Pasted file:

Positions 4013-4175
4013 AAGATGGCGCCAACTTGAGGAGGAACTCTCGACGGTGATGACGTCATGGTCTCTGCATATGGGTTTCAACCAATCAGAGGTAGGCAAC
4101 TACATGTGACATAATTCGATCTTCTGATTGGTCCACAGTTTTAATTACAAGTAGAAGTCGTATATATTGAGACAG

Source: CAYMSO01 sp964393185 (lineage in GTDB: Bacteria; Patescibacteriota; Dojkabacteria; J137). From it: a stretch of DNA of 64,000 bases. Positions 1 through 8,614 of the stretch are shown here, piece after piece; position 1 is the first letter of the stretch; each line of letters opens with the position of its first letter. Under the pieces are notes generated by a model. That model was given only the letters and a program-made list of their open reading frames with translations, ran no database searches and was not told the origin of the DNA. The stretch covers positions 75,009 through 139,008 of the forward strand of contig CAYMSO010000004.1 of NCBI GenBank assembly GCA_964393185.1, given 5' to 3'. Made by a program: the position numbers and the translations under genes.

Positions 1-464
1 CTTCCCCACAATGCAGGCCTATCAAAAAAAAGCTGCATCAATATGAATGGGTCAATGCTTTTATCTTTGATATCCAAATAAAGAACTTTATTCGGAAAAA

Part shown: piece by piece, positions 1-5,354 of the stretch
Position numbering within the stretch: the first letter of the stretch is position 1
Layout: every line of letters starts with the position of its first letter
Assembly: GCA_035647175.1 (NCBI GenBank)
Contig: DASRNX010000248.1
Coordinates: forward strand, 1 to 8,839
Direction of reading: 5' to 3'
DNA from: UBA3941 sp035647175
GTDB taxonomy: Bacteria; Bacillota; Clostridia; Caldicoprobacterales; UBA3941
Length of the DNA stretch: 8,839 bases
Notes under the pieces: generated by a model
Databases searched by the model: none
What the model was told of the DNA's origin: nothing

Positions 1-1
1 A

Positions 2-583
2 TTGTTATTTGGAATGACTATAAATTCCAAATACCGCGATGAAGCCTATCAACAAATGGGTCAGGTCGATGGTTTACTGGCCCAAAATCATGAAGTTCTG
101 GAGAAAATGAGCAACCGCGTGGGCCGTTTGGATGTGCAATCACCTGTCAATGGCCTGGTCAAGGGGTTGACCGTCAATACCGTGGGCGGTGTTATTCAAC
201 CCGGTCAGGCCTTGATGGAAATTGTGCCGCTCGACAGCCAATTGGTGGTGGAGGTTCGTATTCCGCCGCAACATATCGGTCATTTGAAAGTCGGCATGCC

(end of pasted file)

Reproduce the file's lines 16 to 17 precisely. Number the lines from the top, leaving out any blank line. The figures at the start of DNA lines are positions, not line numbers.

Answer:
Length of the DNA stretch: 8,839 bases
Notes under the pieces: generated by a model